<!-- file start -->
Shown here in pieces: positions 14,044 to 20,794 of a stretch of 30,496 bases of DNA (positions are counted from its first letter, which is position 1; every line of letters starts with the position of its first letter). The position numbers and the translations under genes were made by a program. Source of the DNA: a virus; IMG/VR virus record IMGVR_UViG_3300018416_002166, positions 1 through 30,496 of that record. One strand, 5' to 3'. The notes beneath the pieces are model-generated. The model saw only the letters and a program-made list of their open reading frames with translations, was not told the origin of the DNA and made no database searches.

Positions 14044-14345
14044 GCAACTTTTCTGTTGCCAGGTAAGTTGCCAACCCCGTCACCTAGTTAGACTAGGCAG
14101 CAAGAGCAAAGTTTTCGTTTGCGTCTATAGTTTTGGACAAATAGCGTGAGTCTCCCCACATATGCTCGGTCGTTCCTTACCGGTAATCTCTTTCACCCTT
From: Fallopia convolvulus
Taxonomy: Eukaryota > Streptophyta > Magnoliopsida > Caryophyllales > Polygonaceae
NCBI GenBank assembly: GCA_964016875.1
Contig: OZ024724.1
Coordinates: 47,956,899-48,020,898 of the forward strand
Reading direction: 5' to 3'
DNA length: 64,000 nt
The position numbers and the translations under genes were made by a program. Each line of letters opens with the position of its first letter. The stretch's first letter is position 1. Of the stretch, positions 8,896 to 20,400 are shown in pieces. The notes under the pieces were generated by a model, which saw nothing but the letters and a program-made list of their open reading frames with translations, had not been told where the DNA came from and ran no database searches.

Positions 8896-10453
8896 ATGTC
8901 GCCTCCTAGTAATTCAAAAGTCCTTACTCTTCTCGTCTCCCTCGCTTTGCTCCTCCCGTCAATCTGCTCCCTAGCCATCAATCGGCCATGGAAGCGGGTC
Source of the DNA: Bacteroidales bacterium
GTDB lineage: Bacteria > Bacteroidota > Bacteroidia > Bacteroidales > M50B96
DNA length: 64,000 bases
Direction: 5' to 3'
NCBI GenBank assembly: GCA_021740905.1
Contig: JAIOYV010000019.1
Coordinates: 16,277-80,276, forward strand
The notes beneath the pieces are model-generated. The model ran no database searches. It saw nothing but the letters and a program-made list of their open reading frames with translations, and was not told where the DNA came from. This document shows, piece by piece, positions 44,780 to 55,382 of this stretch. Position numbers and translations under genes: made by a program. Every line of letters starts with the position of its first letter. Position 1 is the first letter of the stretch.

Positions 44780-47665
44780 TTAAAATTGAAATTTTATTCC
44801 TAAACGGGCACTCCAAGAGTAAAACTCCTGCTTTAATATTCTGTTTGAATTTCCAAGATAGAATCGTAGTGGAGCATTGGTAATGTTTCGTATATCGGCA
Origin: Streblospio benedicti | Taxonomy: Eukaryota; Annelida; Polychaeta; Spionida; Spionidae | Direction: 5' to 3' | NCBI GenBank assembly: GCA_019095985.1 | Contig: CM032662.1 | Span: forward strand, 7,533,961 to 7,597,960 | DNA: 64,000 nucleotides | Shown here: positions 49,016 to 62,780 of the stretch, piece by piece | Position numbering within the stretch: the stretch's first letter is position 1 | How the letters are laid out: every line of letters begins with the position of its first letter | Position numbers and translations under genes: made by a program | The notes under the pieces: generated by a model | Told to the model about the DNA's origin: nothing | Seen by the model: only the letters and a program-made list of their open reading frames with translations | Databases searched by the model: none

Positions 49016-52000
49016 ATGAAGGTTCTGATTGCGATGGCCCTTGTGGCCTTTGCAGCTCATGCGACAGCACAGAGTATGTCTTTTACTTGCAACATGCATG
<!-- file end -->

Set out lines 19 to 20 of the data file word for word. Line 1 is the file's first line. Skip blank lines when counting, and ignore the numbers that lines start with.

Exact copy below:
Direction: 5' to 3'
NCBI GenBank assembly: GCA_021740905.1